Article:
This season, too, despite Liverpool firing on all cylinders and embracing Jürgen Klopp’s heavy metal football to the hilt, there have been defensive lapses from the Merseyside team, but Alisson has once again been more than ready to save his team’s blushes.
In 2021, Alisson conceded 0.96 goals per 90’, with a 71.1 saves percentage and a clean sheets percentage of ~43. Moreover, with Liverpool not changing their ultra-offensive brand of football, when countered, teams generally create clear, goal-worthy chances against them, which is why Alisson’s SoT stands at 0.32 per 90’ for 2021. His overall PSxG stands at 1.01 goals per 90’, and if we take own goals out of the equation, Alisson saves Liverpool +0.08 goals per 90’.
Although questioned a couple of times when it wouldn’t come off, Alisson’s distribution is exceptional and is a major outlet for Liverpool when playing out from the back. Moreover, he is positionally very sound, which helped him carry out 1.43 #OPA per 90’ in 2021 while maintaining an average distance of 17.4 yards.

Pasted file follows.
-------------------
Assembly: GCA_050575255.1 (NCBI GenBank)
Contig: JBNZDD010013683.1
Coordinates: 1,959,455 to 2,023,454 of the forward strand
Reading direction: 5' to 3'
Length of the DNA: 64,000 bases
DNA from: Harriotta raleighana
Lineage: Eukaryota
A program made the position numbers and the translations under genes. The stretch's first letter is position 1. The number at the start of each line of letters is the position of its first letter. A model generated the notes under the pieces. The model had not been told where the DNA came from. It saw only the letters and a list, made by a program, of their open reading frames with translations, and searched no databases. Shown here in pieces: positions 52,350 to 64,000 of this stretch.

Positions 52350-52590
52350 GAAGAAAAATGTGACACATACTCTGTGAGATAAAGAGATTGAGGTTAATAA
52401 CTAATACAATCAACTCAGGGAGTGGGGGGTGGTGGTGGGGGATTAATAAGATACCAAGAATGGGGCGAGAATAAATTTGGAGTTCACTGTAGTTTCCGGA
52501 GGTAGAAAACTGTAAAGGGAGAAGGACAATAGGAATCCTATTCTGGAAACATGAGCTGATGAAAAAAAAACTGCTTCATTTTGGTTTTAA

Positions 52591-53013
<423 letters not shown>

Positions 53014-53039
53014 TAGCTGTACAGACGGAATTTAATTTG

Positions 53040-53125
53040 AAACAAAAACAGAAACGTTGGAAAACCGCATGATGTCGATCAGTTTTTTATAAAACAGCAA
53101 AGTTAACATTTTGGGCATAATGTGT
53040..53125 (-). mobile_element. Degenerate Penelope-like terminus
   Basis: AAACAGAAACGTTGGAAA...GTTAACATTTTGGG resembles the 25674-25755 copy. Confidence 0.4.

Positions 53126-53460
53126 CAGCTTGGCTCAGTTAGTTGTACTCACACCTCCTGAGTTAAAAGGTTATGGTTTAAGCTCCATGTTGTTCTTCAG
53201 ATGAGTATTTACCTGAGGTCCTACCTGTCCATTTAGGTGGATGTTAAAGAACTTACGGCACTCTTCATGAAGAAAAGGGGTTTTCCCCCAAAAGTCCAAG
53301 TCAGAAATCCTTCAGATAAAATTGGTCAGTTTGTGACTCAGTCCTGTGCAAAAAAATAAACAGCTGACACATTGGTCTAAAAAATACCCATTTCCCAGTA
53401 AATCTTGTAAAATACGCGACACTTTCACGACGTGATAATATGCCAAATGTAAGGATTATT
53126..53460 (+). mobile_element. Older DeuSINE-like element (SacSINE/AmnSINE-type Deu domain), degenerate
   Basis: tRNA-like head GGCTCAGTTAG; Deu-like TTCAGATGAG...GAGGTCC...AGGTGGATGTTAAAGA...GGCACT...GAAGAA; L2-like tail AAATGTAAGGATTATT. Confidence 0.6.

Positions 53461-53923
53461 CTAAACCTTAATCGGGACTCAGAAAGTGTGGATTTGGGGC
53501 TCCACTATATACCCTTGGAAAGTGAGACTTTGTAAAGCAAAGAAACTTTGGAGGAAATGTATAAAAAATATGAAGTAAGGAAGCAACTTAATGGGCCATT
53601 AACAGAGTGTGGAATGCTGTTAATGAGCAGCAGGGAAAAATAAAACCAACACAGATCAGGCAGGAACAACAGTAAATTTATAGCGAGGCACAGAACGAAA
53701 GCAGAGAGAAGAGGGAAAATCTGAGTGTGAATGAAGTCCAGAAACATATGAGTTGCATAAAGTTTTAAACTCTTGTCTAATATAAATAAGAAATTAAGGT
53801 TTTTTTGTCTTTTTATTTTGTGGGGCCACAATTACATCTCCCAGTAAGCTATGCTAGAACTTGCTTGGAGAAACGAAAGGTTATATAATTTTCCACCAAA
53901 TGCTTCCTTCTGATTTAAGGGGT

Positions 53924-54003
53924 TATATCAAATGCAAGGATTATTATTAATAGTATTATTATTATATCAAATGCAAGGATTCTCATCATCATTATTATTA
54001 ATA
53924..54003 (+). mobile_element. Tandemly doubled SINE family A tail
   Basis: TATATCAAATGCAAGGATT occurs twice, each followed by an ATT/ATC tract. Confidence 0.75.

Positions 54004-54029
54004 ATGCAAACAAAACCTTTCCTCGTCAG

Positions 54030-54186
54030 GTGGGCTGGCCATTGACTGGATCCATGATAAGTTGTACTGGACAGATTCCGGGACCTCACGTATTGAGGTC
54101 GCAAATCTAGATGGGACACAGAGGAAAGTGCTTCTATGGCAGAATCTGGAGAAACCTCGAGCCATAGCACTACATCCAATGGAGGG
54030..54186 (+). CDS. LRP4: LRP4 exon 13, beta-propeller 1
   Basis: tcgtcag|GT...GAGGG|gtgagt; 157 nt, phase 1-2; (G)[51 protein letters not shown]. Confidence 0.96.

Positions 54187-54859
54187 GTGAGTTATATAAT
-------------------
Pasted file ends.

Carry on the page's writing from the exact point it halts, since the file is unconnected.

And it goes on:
#1 Édouard Mendy
Club: Chelsea FC
Chelsea unearthed a gem when they signed Édouard Mendy from Stade Rennais in the summer of 2020. Last season, Mendy helped Chelsea win their second Champions League title, keeping 9 clean sheets in 12 appearances.
The 29-year-old Senegal international played 50 games for Chelsea in 2021, conceding just 0.65 goals per 90’, which is the best in Europe’s top five leagues even after taking into account the cluster of goals Chelsea conceded in the back end of December. Mendy had a saves percentage of 78.5 and kept 0.54 clean sheets per 90’ — more than any other goalkeeper over the period.
Mendy had a Post Shot Expected Goals (PSxG) metric of 0.68 per 90’, with a Shot on Target (SoT) threat of 0.23 per 90’. Removing the own goals conceded, Mendy saved Chelsea +0.07 goals per 90’ last year; a majority of those came in clusters, like his saves against Brentford or Chelsea’s defeat to Manchester City early on during the 2021/22 Premier League season.
Although Mendy possesses great technical ability and can perform the role of the sweeper-keeper with ease, Thomas Tuchel’s three-at-the-back approach means Mendy isn’t required to do those duties much. However, when needed, he always comes clutch.
The hallmark of a great keeper.
Edited by – Anshuman Joshi